Friday, 03 February 2023 06:25

Analysts: Big Oil Has Passed its Peak

After two years of surging growth, this earnings season could mark the beginning of energy company profits coming back down to earth. That is according to Wall Street analysts who believe Big Oil has passed its peak. However, the ride down is expected to be slow, with companies still expected to bring in large profits for some time. Last year was a boon to oil and gas companies. The energy sector ended the year up 64.56% as sky-high oil and gas prices were one of the largest contributors to inflation. The sector thrived with a hawkish Fed, high inflation, economic uncertainty, and Russia’s invasion of Ukraine. But analysts don’t believe this will continue for much longer. HSBC Global Research analysts wrote in a note that “Although 2023 should remain a solid year for the integrated oils, there is less headroom than we envisaged just a couple of months ago given the correction in oil prices and halving in European gas prices.” In addition, Bank of America estimates that earnings for the fourth quarter from oil and gas producers will be down 11% from third-quarter levels. Doug Leggate, a Bank of America research analyst, wrote in a recent note that “In our view, upcoming earnings for the US oils will be one of the most consequential in several years. It is now clear that the best quarter for many US oils has passed.”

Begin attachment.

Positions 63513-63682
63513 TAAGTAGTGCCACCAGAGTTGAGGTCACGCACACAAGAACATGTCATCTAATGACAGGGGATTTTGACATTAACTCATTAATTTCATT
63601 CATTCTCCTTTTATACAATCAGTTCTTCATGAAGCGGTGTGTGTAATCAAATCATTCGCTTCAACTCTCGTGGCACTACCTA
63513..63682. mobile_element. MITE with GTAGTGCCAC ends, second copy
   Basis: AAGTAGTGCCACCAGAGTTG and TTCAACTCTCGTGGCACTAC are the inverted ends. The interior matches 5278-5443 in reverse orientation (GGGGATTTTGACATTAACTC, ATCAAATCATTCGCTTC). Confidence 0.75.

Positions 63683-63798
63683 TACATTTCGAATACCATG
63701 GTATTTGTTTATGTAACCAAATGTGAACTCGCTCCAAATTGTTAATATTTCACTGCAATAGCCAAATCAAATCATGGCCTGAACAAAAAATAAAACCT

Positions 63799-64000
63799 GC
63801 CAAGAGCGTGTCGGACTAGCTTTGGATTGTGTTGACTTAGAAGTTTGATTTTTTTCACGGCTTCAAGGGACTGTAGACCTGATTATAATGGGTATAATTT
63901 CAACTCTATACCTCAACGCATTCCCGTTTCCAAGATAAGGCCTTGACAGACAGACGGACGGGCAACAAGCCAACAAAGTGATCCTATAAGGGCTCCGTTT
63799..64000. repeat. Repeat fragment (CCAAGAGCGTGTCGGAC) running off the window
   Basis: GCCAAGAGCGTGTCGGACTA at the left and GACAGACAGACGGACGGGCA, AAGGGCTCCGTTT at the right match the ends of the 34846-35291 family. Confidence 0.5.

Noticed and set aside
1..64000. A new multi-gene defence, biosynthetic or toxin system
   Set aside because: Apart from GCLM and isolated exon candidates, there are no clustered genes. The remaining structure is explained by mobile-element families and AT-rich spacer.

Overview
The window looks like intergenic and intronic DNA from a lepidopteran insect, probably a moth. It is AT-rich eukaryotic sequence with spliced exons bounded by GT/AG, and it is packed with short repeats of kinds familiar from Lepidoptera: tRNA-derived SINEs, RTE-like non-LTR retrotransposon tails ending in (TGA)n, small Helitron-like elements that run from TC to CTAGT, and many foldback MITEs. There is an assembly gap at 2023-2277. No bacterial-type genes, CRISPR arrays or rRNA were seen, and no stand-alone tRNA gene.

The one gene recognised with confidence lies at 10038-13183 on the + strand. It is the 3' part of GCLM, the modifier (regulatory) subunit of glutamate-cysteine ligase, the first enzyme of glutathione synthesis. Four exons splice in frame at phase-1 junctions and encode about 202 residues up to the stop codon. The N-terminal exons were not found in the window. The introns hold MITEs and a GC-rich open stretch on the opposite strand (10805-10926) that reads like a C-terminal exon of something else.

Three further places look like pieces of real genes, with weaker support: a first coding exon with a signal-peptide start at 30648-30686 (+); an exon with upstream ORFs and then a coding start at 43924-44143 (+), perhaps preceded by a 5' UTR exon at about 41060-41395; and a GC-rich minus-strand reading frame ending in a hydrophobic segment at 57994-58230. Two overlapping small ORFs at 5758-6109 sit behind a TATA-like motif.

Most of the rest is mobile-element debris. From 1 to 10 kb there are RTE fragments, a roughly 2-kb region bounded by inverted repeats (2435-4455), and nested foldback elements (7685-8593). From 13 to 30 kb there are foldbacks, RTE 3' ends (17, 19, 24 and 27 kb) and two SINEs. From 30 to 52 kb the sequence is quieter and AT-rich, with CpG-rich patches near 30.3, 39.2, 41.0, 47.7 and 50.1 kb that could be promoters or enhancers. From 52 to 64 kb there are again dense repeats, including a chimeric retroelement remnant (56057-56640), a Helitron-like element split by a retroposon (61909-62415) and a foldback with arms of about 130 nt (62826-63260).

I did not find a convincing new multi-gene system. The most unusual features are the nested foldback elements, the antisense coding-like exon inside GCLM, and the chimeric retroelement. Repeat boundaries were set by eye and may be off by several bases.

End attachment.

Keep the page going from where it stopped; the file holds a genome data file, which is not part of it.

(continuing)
Finsum:While oil and gas companies thrived in last year’s conditions, Wall Street analysts think profits will eventually come back down to earth due to a recent correction in oil prices and the halving of European gas prices.